Searching over 5,500,000 cases.


searching
Buy This Entire Record For $7.95

Download the entire decision to receive the complete text, official citation,
docket number, dissents and concurrences, and footnotes for this case.

Learn more about what you receive with purchase of this case.

Sartin v. Taylor

Court of Appeals of Oregon

February 7, 2018

HOMER D. SARTIN, aka Homer David Sartin, Petitioner-Appellant,
v.
Jeri TAYLOR, Superintendent, Two Rivers Correctional Institution, Defendant-Respondent.

          Submitted June 21, 2016

         Umatilla County Circuit Court CV120968 Joseph C. Guimond, Senior Judge.

          Jed Peterson and O'Connor Weber LLP fled the brief for appellant.

          Ellen F. Rosenblum, Attorney General, Paul L. Smith, Deputy Solicitor General, and Greg Rios, Assistant Attorney General, fled the brief for respondent.

          Before DeVore, Presiding Judge, and Hadlock, Judge, and James, Judge.

         Case Summary:

         Petitioner, who was convicted of first-degree sexual abuse and invasion of personal privacy, appeals a judgment denying his petition for post-conviction relief. On appeal, he argues that the post-conviction court erred by rejecting his claim that, both at trial and on appeal, he was denied the effective assistance of counsel, guaranteed by Article I, section 11, of the Oregon Constitution, and the Sixth and Fourteenth Amendments to the United States Constitution. He argues that his lawyers did not exercise reasonable professional skill and judgment when they each failed to challenge the admission of certain testimony on the ground that it was inadmissible "vouching" evidence.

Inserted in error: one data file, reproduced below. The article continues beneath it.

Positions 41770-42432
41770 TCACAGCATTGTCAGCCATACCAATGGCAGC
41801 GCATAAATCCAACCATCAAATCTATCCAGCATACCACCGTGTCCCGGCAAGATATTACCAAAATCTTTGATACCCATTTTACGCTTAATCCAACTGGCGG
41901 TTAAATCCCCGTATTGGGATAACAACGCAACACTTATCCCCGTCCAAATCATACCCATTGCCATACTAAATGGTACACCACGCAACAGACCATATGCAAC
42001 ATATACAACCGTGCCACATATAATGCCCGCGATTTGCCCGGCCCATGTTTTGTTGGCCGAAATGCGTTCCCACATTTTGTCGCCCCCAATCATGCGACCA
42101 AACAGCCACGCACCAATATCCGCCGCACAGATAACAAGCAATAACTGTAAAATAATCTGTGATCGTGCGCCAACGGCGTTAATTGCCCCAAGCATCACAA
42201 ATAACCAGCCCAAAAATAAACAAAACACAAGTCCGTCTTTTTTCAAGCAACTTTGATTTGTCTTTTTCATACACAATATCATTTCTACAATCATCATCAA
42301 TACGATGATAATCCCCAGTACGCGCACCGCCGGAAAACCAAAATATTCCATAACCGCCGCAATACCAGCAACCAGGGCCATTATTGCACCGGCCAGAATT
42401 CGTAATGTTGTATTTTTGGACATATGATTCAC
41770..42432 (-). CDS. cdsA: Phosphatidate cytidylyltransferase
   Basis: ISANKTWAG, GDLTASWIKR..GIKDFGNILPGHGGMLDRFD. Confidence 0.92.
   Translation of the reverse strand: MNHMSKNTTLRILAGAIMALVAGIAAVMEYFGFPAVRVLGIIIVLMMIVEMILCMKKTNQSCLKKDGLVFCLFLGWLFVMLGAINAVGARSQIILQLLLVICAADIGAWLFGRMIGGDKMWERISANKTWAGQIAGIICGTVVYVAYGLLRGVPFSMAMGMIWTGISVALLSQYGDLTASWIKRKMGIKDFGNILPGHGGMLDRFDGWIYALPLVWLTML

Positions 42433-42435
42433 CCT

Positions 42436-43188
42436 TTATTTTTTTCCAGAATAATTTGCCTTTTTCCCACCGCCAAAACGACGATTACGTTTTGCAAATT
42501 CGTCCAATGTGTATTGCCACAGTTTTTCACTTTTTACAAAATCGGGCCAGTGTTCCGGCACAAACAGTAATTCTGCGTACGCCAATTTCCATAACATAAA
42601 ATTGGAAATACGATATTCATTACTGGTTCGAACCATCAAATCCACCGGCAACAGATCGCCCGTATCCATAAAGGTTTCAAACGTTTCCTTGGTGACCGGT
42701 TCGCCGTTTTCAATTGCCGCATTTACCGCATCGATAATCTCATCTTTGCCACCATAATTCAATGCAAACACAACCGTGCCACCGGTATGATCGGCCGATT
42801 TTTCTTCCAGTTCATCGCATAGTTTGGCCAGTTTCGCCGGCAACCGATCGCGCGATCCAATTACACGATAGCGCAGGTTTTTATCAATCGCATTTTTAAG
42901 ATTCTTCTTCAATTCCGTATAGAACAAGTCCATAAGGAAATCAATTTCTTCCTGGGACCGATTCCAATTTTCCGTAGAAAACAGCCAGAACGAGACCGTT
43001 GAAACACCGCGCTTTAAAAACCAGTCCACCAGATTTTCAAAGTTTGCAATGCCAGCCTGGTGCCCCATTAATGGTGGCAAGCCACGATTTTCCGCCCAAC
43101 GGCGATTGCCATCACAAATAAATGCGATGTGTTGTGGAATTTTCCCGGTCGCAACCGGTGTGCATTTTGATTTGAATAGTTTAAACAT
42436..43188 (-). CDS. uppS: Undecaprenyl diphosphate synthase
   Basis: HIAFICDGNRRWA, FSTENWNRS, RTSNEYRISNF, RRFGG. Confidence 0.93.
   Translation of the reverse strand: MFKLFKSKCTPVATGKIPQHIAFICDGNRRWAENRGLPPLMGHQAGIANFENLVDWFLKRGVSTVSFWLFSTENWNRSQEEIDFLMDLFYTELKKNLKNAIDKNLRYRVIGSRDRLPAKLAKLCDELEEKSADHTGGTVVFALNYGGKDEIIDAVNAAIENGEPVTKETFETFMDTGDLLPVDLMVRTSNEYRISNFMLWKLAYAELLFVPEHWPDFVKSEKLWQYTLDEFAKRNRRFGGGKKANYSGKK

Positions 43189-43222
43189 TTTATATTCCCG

Held:

         The post-conviction court did not err by rejecting petitioner's claims for relief. Petitioner's trial lawyer objected to testimony that one of the victims had been "coached" in an interview, and petitioner did not explain what more his lawyer should have done after the trial court admitted the testimony for a limited purpose. Further, not every lawyer exercising reasonable professional skill and judgment would have understood the testimony about "no contact" treatment [290 Or. 64] recommendations for the victims to necessarily be based on abuse diagnoses, thereby constituting impermissible "vouching" testimony. Finally, petitioner failed to establish that, in his direct appeal, the Court of Appeals probably would have concluded that the trial court plainly erred in admitting the testimony about "no contact" treatment recommendations.